On July 6, 1979, nine undocumented aliens living in New York brought a class action lawsuit in the United States District Court for the Eastern District of New York, challenging their denial of Medicaid benefits on the basis of their alien status. Plaintiffs claimed that Medicaid regulations, 42 C.F.R. ˜ 435.402(b), issued by the Department of Health and Human Services and a companion New York State regulation, 18 NYCRR ˜ 349.3, which called for the denial of all Medicaid benefits on the basis of alienage violated equal protection and due process and were contrary to the language of the Medicaid statute 42 U.S.C. ˜˜ 1396 et seq.. They also claimed that narrower restrictions which denied prenatal care to pregnant aliens and their unborn children were invalid. They sought declaratory and injunctive relief, as well as class certification.
The case was certified as a class action on January 16, 1981, with the class defined as gall aliens residing in the State of New York who have been denied Medicaid on the basis of their alienage.h The class definition was later amended to include gall aliens residing in New York State under color of law who have applied or attempted to apply for Medicaid but have been or would be denied Medicaid on the basis of their alienage.h
The case languished for years while the parties engaged in pre-trial discovery.
On July 14, 1986, the District Court (Judge Charles P. Sifton) granted summary judgment in favor of the plaintiff class and held that the denial of Medicaid benefits to all aliens who were not admitted for permanent residence or not gpermanently residing under color of lawh (PRUCOL) was not authorized by the Medicaid statute. Lewis v. Gross, 663 F.Supp. 1164 (E.D.N.Y.1986). The defendants moved for reconsideration in light of a new law passed by Congress, the Omnibus Budget Reconciliation Act of 1986 (gOBRAh), which contained new provisions concerning the eligibility of aliens for Medicaid benefits. The Court found that since the language of the challenged regulation, 42 C.F.R. ˜ 435.402(b), appeared verbatim in the new law (OBRA), the Court would not bar enforcement of the regulation in the future. However, the Court refused to preclude relief to aliens who had successfully challenged the regulation prior to passage of statute. Lewis v. Grinker, 660 F.Supp. 169 (E.D.N.Y. 1987).
In response to OBRA, plaintiffs and the City of New York, which joined the case as a plaintiff-intervenor, moved for a preliminary injunction on the grounds that the new law contained an impermissibly narrow definition of the phrase gpermanently residing under color of lawh (PRUCOL) and that the continued denial of Medicaid benefits for prenatal care to pregnant alien women was unlawful. The District Court granted the motion in part, and issued a preliminary injunction barring gthe denial of Medicaid coverage for prenatal care to alien women residing in New York State with a medically verifiable pregnancy if her unborn child would be eligible for Medicaid if born at the time of the application.h Lewis v. Grinker, 1987 WL 8412 (E.D.N.Y. Mar 06, 1987). The Court later made the injunction permanent. Lewis v. Grinker, 794 F.Supp. 1193 (E.D.N.Y. 1991). The defendants appealed and the Second Circuit affirmed, holding that the Medicaid statute as amended by OBRA '86 did not prevent otherwise eligible pregnant women from receiving prenatal care to benefit their future U.S. citizen children. Lewis v. Grinker, 965 F.2d 1206 (2nd Cir.1992).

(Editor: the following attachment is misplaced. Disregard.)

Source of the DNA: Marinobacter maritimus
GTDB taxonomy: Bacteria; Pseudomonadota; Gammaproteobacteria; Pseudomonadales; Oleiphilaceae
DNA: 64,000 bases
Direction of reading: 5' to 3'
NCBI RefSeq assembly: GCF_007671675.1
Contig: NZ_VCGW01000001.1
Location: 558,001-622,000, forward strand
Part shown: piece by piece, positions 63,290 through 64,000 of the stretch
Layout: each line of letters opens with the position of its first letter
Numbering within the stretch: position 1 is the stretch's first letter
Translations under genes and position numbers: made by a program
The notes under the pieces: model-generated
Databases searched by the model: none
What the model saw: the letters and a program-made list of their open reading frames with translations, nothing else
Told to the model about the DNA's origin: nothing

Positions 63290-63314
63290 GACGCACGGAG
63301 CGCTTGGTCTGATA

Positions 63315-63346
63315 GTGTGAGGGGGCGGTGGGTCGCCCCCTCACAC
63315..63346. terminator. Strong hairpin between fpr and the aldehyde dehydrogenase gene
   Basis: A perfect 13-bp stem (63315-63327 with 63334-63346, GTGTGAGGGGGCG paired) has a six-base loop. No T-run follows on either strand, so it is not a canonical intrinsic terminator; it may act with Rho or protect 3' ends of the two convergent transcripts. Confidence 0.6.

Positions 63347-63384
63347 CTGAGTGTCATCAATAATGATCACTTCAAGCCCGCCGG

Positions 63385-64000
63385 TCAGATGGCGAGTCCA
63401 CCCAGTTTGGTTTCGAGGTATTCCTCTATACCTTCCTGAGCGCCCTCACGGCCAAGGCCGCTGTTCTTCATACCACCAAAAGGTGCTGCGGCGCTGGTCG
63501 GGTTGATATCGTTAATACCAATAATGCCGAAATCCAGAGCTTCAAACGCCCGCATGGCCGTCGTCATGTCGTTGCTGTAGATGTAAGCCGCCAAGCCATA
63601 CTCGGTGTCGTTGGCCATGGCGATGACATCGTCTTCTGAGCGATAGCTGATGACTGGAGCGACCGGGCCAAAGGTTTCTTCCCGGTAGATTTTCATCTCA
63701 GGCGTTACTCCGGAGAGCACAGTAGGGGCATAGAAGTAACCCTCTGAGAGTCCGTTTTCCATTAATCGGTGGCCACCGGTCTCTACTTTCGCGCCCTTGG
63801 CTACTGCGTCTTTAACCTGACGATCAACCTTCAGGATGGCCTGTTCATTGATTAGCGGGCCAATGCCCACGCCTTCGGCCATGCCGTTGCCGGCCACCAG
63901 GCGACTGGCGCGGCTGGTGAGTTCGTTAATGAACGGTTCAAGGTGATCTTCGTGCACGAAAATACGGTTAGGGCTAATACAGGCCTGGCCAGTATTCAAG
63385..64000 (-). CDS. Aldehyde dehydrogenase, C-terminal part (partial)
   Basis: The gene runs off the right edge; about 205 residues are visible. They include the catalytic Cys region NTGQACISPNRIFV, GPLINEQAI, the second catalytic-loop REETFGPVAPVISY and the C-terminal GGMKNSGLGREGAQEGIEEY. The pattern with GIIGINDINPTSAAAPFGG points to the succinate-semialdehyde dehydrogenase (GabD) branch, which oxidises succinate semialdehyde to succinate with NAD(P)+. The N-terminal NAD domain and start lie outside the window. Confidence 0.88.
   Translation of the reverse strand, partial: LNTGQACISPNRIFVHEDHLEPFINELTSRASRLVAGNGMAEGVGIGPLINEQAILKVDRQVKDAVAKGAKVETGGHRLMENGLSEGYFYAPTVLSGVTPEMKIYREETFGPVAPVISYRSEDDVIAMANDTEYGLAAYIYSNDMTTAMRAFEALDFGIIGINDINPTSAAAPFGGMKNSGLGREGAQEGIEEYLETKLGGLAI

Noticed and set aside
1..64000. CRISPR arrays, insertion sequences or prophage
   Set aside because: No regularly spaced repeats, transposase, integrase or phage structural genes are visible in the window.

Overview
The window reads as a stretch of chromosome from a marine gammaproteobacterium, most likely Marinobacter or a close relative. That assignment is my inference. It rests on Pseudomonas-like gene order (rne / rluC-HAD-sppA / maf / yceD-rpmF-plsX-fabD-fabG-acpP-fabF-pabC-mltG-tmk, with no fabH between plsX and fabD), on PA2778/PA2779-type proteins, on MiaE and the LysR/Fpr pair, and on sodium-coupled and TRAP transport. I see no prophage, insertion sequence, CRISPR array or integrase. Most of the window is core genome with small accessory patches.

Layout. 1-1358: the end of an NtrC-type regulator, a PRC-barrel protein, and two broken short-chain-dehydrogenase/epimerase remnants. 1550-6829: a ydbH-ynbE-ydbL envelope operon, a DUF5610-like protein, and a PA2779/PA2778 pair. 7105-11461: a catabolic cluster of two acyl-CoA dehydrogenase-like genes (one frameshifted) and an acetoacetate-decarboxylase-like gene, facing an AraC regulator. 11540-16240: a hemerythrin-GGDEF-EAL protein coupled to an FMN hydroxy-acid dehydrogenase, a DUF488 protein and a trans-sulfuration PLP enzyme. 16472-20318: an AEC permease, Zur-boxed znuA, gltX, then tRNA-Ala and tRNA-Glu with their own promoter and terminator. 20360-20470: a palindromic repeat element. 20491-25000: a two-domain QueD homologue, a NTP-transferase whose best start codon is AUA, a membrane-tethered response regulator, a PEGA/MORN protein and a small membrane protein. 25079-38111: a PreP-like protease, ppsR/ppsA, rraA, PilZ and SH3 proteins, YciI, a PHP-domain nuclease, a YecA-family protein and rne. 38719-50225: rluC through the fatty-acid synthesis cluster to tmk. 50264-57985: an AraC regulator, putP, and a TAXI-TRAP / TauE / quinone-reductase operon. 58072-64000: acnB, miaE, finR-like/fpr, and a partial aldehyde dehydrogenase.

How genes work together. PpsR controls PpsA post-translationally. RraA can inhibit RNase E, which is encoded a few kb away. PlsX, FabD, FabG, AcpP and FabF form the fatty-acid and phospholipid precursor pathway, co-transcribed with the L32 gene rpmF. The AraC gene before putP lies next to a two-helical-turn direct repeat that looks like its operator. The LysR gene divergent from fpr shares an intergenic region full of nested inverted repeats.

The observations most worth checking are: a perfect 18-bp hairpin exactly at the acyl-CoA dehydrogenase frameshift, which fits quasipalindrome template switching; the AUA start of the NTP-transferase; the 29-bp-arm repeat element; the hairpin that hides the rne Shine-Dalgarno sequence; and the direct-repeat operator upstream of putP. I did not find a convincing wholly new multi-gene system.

In a separate order dated April 1, 1991, the District Court granted relief to plaintiffs who were sued by health care providers for unpaid medical bills incurred prior to OBRA-86, which should have been paid by Medicaid. Lewis v. Grinker, 1991 WL 338134 (E.D.N.Y. Apr 01, 1991).
The injunction regarding prenatal care remained in force until 2000, when the government moved to vacate it on the basis of the Welfare Reform Act of 1996 which contained further alien eligibility restrictions for Medicaid. The Act changed the definition of gqualified aliensh eligible for Medicaid to exclude many PRUCOL aliens who were previously eligible for Medicaid under OBRA Œ86. The District Court (Judge Sifton) denied the motion to vacate, finding that the Medicaid alien eligibility restrictions in Section 401(a) of the Welfare Reform Act violated Equal Protection Clause of the Fifth Amendment. Lewis v. Grinker, 111 F.Supp.2d 142 (E.D.N.Y. 2000). The defendants appealed.
The Second Circuit Court of Appeals reversed in part and affirmed in part. The Court (Circuit Judge Newman) held that the Welfare Reform Act's denial of prenatal care to unqualified aliens did not violated equal protection and the part of the injunction ordering prenatal Medicaid assistance to the plaintiff class was therefore reversed. The Court affirmed the part of the injunction which required the government to make automatic eligibility for Medicaid coverage available to the citizen children of the plaintiff class upon their birth. Lewis v. Thompson, 252 F.3d 567 (2nd Cir.2001). On remand, the District Court modified its injunction in accordance with the Second Circuitfs opinion and entered final judgment on June 12, 2002.
As of the date of this summary, there was no further case activity noted on the PACER docket.Brian Ponton - 08/31/2007